The Arabidopsis thaliana genome contains 58 members of the solute carrier family SLC25, also called the mitochondrial carrier family, many of which have been shown to transport specific metabolites, nucleotides, and cofactors across the mitochondrial membrane. Here, two Arabidopsis members of this family, AtUCP1 and AtUCP2, which were previously thought to be uncoupling proteins and hence named UCP1/PUMP1 and UCP2/PUMP2, respectively, are assigned with a novel function. They were expressed in bacteria, purified, and reconstituted in phospholipid vesicles. Their transport properties demonstrate that they transport amino acids (aspartate, glutamate, cysteine sulfinate, and cysteate), dicarboxylates (malate, oxaloacetate, and 2-oxoglutarate), phosphate, sulfate, and thiosulfate. Transport was saturable and inhibited by mercurials and other mitochondrial carrier inhibitors to various degrees. AtUCP1 and AtUCP2 catalyzed a fast counterexchange transport as well as a low uniport of substrates, with transport rates of AtUCP1 being much higher than those of AtUCP2 in both cases. The aspartate/glutamate heteroexchange mediated by AtUCP1 and AtUCP2 is electroneutral, in contrast to that mediated by the mammalian mitochondrial aspartate glutamate carrier. Furthermore, both carriers were found to be targeted to mitochondria. Metabolite profiling of single and double knockouts shows changes in organic acid and amino acid levels. Notably, AtUCP1 and AtUCP2 are the first reported mitochondrial carriers in Arabidopsis to transport aspartate and glutamate. It is proposed that the primary function of AtUCP1 and AtUCP2 is to catalyze an aspartateout/glutamatein exchange across the mitochondrial membrane and thereby contribute to the export of reducing equivalents from the mitochondria in photorespiration.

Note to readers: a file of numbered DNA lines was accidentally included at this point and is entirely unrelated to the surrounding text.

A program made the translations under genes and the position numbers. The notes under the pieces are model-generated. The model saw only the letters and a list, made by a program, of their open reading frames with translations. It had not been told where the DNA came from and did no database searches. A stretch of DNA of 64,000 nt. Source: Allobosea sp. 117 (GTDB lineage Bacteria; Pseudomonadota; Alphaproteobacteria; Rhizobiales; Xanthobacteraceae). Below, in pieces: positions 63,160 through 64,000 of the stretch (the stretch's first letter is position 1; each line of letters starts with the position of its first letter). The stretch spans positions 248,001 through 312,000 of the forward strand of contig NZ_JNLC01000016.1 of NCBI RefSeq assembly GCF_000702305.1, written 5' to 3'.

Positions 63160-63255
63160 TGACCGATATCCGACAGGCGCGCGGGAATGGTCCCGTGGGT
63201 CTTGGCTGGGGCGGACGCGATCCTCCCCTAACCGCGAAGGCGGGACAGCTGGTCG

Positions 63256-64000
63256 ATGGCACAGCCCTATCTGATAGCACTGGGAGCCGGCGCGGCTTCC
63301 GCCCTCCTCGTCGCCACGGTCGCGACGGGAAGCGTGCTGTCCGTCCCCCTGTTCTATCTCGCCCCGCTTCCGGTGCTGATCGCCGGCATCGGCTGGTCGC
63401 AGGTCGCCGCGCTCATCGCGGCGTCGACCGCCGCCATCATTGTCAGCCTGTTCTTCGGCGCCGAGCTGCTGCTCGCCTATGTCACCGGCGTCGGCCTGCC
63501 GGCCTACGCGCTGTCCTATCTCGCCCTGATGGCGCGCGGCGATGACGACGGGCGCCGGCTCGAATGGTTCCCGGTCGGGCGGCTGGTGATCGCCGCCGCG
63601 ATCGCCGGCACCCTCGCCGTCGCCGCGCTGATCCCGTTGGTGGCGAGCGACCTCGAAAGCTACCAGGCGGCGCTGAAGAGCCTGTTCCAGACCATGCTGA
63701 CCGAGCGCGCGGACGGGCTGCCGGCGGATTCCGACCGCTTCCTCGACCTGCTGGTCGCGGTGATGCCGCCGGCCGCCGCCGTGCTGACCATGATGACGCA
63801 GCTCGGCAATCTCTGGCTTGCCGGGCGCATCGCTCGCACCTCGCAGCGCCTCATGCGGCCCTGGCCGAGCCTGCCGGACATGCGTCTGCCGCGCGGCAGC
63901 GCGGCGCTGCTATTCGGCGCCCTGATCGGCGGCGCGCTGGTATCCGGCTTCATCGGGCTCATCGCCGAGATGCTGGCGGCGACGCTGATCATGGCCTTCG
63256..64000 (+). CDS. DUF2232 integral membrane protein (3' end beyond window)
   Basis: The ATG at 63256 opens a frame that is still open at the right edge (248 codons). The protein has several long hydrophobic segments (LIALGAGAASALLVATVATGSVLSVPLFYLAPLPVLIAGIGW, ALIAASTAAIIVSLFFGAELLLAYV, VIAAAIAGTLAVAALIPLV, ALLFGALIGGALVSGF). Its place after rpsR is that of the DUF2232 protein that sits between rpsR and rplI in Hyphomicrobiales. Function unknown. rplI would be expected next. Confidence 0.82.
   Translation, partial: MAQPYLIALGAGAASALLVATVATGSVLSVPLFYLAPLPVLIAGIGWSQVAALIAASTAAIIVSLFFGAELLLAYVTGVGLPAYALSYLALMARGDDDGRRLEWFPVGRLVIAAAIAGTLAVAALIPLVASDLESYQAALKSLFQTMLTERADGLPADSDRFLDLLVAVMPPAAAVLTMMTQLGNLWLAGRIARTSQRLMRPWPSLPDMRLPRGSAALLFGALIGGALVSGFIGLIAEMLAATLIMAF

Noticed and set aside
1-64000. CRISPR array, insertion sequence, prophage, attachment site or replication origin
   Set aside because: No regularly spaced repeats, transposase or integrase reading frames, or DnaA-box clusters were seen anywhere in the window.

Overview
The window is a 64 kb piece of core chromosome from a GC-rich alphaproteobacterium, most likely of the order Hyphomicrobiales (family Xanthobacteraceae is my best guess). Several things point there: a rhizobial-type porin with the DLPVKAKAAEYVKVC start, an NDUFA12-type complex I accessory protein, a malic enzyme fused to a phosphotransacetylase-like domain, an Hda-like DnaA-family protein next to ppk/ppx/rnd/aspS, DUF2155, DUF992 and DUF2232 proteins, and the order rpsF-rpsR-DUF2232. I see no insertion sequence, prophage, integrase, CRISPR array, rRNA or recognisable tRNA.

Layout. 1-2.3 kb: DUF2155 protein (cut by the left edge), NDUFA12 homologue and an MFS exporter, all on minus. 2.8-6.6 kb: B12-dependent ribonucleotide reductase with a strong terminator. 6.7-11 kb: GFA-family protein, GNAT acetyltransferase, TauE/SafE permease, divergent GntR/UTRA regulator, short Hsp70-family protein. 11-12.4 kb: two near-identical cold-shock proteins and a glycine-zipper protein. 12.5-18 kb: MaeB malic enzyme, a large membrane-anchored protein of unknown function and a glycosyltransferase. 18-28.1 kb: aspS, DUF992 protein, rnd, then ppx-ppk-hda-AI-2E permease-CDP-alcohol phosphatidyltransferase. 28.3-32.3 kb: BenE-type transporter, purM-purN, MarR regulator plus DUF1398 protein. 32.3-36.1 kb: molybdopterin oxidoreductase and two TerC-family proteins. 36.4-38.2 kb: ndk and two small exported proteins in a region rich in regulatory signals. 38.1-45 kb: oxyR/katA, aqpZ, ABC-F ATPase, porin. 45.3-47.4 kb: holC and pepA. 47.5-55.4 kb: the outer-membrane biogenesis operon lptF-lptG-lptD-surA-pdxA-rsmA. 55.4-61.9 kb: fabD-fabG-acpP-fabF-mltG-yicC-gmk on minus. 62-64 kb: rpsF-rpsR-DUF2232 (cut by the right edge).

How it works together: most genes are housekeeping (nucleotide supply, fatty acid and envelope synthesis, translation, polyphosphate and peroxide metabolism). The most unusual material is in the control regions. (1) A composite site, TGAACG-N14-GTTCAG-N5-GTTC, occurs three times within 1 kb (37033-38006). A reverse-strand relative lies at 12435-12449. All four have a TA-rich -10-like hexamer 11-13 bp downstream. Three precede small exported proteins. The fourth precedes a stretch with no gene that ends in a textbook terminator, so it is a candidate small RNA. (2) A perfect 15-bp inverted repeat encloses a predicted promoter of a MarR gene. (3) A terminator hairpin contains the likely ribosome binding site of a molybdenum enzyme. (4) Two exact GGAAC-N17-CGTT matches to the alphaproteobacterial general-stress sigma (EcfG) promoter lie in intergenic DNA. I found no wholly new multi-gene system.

Keywords: Arabidopsis thaliana; UCP; gene knockout; liposome; membrane transport; mitochondrial carrier; mitochondrial transport; recombinant protein expression; subcellular localization; uncoupling protein.
© 2018 by The American Society for Biochemistry and Molecular Biology, Inc.